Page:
Tables 4 and 5). The average correlation between ED and IVR recall reports was r = .74 for the
3-day, r = .75 for the 7-day, and r = .77 for the 28-day reporting period, respectively.
Recall ratings of each of the last 7 days
At the last laboratory visit, patients made recall ratings on 4 items for each of the last 7
days. They were given the option of responding that they could not remember. Ten percent of
patients reported inability to remember 3 days previously for the 3 sleep quality items, and 10-
20% could not remember these experiences by the 5th through 7th previous days. Patients found
it even more difficult to remember bedtime: 24% could not remember 3 days ago, and 44%
could not remember 7 days ago.
We examined level differences and correlations between recall ratings for each of the 7
days and the ED ratings obtained on corresponding days (during the patients’ last week in the
study). The analyses were conducted on the 94 patients that were included in the analysis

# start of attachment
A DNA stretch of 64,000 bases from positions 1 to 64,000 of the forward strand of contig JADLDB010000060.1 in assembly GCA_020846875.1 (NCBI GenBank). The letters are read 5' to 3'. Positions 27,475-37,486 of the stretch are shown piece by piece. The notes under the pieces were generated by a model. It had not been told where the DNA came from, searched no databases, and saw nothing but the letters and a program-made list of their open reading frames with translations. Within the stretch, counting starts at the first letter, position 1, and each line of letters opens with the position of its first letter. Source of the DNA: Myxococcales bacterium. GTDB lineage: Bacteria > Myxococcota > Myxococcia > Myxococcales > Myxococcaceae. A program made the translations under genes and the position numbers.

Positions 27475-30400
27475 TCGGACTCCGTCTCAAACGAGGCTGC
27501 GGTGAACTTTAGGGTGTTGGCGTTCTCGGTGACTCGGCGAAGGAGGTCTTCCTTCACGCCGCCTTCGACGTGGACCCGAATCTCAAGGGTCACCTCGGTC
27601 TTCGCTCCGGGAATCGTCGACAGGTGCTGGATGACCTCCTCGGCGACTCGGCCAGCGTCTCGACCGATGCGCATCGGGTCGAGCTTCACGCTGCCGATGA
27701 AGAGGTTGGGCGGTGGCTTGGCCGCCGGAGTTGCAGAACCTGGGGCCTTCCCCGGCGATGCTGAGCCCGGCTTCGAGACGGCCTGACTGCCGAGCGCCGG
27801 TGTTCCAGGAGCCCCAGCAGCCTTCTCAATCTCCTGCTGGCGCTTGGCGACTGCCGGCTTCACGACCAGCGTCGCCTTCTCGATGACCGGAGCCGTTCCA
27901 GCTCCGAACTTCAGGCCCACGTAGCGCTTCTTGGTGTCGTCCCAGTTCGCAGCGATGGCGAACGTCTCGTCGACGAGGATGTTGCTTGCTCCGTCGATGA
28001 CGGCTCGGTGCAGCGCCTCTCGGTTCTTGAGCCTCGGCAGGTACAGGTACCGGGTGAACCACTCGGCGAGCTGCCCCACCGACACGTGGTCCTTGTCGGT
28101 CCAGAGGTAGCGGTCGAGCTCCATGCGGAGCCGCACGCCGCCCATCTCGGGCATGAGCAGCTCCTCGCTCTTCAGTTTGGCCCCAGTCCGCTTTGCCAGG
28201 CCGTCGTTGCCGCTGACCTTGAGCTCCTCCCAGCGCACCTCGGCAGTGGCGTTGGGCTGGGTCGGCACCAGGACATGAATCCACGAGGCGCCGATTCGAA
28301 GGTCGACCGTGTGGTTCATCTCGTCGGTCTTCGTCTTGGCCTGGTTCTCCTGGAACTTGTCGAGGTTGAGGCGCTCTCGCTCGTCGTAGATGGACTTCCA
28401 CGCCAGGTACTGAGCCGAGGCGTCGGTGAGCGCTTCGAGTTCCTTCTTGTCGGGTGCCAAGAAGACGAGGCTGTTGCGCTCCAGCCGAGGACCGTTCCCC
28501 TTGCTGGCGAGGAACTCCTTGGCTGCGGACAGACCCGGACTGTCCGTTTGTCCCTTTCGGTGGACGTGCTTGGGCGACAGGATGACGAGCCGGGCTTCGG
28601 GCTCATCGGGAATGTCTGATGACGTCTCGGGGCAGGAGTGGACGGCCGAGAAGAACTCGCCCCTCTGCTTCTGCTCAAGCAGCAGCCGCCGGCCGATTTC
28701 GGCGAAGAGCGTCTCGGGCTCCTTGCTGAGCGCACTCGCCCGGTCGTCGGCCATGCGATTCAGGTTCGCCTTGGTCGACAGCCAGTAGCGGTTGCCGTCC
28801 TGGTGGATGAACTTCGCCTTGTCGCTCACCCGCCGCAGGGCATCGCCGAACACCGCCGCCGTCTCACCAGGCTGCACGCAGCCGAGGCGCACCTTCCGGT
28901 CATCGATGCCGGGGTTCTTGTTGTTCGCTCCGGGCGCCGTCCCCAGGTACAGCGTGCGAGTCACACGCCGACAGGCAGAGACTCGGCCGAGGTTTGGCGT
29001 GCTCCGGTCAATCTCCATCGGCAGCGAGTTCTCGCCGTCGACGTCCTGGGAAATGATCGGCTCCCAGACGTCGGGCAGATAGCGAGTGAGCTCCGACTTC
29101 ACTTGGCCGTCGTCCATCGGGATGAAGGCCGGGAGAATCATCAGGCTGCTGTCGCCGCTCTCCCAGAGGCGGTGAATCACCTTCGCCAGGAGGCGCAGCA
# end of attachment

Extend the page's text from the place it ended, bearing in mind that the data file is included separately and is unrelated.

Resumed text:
sample for the main hypotheses. Across 7 days and 4 items, only 2 of 28 level differences
between recall ratings and ED ratings were significant (p ≤.05). Across the 4 items, the average
correlation for “yesterday” was .80. Starting with two days ago through 7 days ago, the
correlations range from .51 to .66. Thus, the between-subject correlations between recall and
ED ratings decline quickly, starting with two days ago. Indeed, 71% of the correlations were less
than .70, and 25% were ≤ .50 indicating sub-optimal correspondence.
An even more relevant analysis to determine recall-rating accuracy is to examine the